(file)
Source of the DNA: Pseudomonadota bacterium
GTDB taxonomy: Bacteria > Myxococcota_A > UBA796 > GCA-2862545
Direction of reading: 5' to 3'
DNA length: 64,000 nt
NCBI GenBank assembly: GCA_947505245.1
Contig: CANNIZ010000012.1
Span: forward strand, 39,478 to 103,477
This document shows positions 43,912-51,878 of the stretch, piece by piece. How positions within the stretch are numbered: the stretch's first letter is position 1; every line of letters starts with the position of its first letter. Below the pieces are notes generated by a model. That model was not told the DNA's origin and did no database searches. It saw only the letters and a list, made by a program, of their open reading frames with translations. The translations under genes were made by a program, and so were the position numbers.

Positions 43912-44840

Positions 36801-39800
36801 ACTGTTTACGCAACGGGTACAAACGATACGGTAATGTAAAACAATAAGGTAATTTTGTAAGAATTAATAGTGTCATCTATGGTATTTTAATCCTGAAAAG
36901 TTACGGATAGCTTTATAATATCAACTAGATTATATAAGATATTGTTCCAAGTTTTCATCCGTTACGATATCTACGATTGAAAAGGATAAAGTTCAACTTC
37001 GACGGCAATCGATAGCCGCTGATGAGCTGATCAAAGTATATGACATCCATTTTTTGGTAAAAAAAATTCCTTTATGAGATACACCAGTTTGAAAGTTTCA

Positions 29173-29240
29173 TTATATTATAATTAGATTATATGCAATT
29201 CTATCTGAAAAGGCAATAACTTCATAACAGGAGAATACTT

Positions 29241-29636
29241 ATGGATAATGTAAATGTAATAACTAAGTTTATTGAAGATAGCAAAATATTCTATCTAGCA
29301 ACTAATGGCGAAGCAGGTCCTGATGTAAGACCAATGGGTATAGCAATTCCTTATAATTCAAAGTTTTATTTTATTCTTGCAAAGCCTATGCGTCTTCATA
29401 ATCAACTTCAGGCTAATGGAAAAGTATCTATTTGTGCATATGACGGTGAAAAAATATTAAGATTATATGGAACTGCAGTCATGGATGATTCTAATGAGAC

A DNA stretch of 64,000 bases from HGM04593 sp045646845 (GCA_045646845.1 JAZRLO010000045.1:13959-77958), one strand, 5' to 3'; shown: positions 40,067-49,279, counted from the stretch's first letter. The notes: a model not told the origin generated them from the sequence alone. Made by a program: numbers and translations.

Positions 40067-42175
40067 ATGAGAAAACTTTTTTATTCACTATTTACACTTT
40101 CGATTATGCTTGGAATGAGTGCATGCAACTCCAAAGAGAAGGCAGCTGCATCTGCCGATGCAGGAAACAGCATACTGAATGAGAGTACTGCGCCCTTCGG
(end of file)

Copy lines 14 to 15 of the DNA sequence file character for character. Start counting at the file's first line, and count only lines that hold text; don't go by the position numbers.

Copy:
Positions 29173-29240
29173 TTATATTATAATTAGATTATATGCAATT